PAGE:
Patterns of energy production and use threaten the stability of eco-systems and the health and well-being of current and future generations. Still, energy subsidies worldwide amount to around USD 300.000 billion per year, or around 0.7 per cent of GDP.
Fossil fuels remain the most heavily subsidised energy sources. Encouraging the production and use of fossil fuels inevitably has some harmful consequences particularly related to climate change and air pollution. In addition, subsidies act as a drain on government finances, reduce the incentive to use energy efficiently and do often not reach those they are intended for. On the other hand, certain subsidies can be beneficial in terms of enhancing access to sustainable modern energy and promoting cleaner technologies.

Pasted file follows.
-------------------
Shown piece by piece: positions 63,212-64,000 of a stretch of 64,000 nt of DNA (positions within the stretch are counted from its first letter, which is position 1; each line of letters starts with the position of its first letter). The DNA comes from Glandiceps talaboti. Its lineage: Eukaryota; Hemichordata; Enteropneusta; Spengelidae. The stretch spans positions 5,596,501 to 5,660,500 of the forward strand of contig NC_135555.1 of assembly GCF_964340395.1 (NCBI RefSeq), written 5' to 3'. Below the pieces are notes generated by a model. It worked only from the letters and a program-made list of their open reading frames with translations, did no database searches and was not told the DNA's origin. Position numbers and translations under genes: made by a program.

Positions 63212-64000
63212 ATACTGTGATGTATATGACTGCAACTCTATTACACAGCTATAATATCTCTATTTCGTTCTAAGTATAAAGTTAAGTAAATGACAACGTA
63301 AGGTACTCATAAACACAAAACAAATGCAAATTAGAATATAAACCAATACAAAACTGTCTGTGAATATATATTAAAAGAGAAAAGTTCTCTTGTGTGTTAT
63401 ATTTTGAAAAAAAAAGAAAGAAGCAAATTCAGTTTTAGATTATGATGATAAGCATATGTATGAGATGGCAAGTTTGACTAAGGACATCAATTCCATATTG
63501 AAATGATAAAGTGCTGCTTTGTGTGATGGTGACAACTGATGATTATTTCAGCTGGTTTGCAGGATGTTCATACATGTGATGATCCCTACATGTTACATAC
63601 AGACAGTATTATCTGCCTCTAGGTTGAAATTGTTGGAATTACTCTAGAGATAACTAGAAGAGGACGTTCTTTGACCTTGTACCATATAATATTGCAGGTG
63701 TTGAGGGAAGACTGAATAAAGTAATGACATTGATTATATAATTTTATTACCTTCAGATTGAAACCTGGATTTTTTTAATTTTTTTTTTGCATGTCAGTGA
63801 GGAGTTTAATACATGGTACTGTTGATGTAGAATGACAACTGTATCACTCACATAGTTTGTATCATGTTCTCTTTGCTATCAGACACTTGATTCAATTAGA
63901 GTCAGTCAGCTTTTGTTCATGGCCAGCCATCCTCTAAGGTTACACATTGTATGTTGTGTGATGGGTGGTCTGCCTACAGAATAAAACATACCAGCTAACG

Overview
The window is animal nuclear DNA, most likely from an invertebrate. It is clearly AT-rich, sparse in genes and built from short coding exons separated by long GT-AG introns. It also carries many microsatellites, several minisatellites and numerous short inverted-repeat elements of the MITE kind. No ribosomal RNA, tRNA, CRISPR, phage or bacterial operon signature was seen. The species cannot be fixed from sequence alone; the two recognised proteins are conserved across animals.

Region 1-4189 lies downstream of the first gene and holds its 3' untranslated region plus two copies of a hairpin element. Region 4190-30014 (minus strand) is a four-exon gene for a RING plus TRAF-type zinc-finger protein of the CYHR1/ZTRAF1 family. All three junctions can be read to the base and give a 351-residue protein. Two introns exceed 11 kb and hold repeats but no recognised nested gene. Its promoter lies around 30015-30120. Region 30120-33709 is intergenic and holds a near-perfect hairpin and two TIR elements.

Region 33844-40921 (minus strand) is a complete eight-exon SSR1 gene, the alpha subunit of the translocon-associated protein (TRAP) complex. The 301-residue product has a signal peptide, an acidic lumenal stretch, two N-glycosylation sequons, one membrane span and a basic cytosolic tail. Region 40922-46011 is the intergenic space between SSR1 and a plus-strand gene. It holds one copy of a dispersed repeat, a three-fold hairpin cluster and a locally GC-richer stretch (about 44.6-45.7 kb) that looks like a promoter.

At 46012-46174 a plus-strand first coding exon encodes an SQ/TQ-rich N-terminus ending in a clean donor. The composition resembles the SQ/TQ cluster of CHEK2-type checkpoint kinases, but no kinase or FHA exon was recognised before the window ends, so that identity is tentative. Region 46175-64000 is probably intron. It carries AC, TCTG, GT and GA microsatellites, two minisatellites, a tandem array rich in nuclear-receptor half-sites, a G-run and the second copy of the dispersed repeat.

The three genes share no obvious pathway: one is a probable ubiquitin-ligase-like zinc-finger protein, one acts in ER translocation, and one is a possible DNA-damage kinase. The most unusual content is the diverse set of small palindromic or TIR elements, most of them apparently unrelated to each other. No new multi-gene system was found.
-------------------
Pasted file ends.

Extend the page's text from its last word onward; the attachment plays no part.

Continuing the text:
This report summarises, in a non-technical language, the nature, types and impacts of subsidies on energy that undermine the pursuit of sustainable development. It also offers recommendations to policy makers on how to design and implement subsidies reform in an environmentally, socially and economically sound manner.